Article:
For years, scientists have been concerned about chemicals in the environment that mimic the estrogens found in the body. In study after study, researchers have found links between these "xenoestrogens" and such problems as decreased sperm viability, ovarian dysfunction, neurodevelopmental deficits and obesity. But experimental limitations have prevented them from exploring one of the most serious questions posed by exposure to xenoestrogens: what happens when as in the real world an individual is exposed to multiple estrogen-mimicking chemicals at the same time?
Now University of Texas Medical Branch at Galveston researchers have used new techniques to study exposure to low doses of multiple xenoestrogens. And they've come to some disturbing conclusions.
Using cell cultures to test mixtures of three compounds known to affect estrogen signaling, bisphenol A (found in plastic bottles and the linings), bisphenol S (a supposedly safer replacement for bisphenol A recently found to have similar effects) and nonylphenol (a common component of industrial detergents and surfactants) the scientists determined that combinations of endocrine disruptors could have a dramatically greater effect than any one of them alone.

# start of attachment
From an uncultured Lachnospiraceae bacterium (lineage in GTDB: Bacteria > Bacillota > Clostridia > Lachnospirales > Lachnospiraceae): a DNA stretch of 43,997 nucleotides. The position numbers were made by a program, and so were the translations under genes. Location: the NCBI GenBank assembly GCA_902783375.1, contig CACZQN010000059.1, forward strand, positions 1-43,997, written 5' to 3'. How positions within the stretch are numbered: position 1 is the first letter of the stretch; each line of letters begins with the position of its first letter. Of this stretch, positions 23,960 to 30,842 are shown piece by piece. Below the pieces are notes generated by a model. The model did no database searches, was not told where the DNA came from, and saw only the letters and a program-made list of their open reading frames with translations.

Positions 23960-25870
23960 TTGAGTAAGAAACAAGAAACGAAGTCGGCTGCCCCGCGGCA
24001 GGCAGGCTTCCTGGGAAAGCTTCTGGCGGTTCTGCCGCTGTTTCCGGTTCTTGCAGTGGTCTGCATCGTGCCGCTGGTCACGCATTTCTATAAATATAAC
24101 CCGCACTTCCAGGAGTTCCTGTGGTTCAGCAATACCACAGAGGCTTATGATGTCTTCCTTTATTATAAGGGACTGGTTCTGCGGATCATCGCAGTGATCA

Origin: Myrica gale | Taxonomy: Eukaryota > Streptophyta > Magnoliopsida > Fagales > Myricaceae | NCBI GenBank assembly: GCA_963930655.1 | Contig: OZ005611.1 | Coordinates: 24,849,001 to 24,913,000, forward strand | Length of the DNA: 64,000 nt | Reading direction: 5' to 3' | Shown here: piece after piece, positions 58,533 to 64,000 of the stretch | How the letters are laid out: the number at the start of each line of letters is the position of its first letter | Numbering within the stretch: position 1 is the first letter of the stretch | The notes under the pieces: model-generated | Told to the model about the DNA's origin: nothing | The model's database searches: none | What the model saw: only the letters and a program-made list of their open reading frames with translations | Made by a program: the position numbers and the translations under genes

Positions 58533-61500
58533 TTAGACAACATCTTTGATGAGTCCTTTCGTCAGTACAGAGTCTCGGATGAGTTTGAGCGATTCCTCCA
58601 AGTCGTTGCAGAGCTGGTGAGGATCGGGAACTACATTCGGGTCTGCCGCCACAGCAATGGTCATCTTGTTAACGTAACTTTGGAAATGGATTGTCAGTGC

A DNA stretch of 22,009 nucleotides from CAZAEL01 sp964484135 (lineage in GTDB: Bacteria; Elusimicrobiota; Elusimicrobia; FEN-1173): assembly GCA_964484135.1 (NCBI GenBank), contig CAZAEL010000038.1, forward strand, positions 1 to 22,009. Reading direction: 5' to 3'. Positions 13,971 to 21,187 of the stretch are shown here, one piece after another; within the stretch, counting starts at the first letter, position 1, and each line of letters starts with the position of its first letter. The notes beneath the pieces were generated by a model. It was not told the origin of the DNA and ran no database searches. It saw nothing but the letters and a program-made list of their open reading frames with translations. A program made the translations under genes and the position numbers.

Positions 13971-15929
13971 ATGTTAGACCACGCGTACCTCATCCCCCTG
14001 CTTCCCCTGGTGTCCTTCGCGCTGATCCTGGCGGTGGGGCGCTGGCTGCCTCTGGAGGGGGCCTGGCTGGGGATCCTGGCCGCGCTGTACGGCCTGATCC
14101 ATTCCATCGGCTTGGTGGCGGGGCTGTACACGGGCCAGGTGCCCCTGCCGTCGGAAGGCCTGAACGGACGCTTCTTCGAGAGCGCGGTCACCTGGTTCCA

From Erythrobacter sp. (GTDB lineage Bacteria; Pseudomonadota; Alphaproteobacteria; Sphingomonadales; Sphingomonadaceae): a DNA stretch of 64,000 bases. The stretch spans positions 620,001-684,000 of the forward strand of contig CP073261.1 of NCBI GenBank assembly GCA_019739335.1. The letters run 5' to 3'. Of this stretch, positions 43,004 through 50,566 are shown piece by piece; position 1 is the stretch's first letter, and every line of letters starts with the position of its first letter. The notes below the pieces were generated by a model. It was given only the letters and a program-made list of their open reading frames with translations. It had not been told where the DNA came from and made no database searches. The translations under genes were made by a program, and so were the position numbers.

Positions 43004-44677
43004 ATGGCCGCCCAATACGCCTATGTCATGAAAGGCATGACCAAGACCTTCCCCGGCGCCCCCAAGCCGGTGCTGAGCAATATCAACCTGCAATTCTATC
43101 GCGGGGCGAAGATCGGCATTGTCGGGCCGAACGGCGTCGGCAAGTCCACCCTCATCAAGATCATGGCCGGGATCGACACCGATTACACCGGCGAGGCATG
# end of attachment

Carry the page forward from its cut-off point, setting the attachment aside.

"We wanted to see how these persistent, ubiquitous contaminants affect estrogenic signaling when they're mixed together as they are in nature, so we set up a cell-culture system that allowed us to test their influence on signaling by estradiol, the estrogen found in adult, cycling women," said UTMB professor Cheryl Watson, senior author of a paper on the study now online in the journal Environmental Health (http://www.ehjournal.net/). "What we found is that these things gang up on estradiol and thwart its response, which is not a good thing."
Watson and her colleagues tested different mixtures of estrogen-disrupting compounds using rat pituitary cells, ce
|Contact: Jim Kelly|
University of Texas Medical Branch at Galveston